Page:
Barton Goldsmith Tribune News Service
WWR Article Summary (tl;dr) Psychotherapist Dr. Barton Goldsmith (who admits to being shy himself) offers up some simple tips to make socializing online a bit easier.
Online socializing, connections and meetings have been a great help during this time, but for some people it can be a little daunting, usually more in an interpersonal way than with the technology. I have a secret: I am shy, even in online meetings. And before the pandemic, I was the same way socially.
If I was invited to an event where I didn’t know many people — perhaps a party given by acquaintances of my other half — it was a bit scary. Most of the time I’d rather just be the guy who writes and occasionally looks up from his laptop, but we all have to interact. Right now it’s more important than ever for all of us, so here are a few socializing tips for online interactions that have worked for me and may help you as well.
– Try to keep a smile on your face. This lets people know that you are open and receptive to being approached. Seeing someone smile helps the other person feel that you are safe to talk to. Smiling also sends a signal to your own brain telling you that you are in a good place and should expect nice things to happen around you. It’s interesting that we are the only species in the animal kingdom that bares its teeth as a sign of welcome and joy. Other species do it only when they are angry or scared.
– If you are talking to a small group of people who don’t already know each other, become the master of ceremonies. By that, I mean, be the one who makes sure that everyone gets properly introduced. If someone new comes along, introduce them to the group as well. This will help you get to know everyone and make conversation, though not necessarily about yourself. The other people in the group will appreciate your efforts. It makes you look like an outgoing person even if you are a little shy.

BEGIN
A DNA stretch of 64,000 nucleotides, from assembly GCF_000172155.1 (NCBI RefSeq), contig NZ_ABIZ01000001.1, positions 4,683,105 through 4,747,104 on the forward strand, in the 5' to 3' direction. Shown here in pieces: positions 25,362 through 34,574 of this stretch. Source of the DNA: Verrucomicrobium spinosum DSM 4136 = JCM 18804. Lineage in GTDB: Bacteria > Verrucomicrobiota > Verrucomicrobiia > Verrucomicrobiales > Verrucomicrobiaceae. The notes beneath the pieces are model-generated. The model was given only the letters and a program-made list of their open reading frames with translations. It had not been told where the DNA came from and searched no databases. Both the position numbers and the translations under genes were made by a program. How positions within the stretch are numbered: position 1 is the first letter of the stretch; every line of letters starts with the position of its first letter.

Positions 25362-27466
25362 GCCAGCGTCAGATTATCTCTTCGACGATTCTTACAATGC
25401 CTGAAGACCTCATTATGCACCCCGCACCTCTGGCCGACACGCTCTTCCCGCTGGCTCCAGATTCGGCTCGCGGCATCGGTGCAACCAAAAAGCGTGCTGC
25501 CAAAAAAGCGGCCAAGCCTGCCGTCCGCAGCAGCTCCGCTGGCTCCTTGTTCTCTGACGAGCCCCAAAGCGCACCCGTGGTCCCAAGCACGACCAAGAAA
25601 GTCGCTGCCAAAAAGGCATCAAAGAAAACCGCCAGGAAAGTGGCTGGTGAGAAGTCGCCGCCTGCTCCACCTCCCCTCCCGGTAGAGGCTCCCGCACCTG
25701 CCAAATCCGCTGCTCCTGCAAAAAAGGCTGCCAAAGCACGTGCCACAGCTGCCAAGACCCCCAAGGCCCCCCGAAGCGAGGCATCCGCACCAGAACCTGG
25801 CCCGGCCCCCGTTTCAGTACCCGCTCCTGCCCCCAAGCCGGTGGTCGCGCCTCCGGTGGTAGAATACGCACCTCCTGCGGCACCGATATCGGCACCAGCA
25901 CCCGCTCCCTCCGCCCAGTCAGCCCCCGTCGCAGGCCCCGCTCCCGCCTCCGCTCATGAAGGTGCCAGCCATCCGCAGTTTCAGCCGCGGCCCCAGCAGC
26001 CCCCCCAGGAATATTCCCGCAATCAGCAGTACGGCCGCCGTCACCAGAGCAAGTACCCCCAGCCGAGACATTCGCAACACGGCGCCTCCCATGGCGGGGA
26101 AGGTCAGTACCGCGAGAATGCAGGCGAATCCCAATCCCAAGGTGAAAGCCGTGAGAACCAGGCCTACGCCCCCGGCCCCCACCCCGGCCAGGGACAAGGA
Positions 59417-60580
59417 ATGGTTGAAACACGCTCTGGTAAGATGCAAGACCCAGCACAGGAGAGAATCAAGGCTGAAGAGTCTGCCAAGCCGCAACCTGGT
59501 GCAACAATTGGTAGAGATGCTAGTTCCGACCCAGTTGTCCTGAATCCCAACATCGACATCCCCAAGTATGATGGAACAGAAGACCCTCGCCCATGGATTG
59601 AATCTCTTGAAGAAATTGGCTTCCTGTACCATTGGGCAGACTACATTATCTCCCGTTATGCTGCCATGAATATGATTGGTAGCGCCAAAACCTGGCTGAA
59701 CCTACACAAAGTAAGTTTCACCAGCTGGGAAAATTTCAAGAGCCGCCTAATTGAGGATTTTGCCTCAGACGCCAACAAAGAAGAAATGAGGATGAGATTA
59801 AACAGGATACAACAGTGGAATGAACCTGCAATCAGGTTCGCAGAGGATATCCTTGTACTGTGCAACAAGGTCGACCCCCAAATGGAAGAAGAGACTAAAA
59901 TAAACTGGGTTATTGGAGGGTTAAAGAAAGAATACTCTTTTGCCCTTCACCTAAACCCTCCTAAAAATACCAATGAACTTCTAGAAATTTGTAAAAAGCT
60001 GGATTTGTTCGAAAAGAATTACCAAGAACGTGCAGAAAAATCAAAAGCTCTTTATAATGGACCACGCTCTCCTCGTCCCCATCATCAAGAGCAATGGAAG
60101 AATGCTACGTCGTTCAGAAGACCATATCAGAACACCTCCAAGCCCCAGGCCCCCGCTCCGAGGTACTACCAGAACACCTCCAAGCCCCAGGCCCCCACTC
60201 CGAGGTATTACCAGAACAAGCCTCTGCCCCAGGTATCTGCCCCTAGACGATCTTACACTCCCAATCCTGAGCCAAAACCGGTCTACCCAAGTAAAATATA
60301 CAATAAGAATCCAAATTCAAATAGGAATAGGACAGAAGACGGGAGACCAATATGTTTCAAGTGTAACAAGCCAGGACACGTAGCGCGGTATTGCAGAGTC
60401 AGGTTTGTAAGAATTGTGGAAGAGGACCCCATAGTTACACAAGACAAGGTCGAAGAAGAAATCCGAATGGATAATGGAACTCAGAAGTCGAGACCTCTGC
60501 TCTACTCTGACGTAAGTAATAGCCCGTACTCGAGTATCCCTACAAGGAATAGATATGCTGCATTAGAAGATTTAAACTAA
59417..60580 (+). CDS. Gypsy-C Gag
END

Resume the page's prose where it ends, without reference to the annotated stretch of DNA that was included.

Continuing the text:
– Use the other person’s name when you first meet. When you are introduced to someone, call them by name (even if you can read it on the screen). For example, imagine you are on a Zoom call, and someone introduces you to a guy named Dave. You say, “Hi Dave. Nice to meet you.” It’s a really simple action that produces some powerful results. The person you are greeting will feel more welcomed, you will remember their name after you’ve said it aloud, and you will feel more comfortable because you are on top of the situation and conversation.
– The next step is to ask questions such as where people are from and what brought them to this event. The conversation will usually flow on its own from there, because most folks really like to talk about themselves. In fact, some can go on and on, so learn how to move on gracefully when that happens.
Using these socializing tips for Zoom can turn a potentially uncomfortable meeting or event into a pleasant one, especially for those of us who can be a little introverted. This stuff is easy, and it works, so give it a try.
(Dr. Barton Goldsmith, a psychotherapist in Westlake Village, Calif., is the author of "The Happy Couple: How to Make Happiness a Habit One Little Loving Thing at a Time.") ©2020 Tribune Content Agency, LLC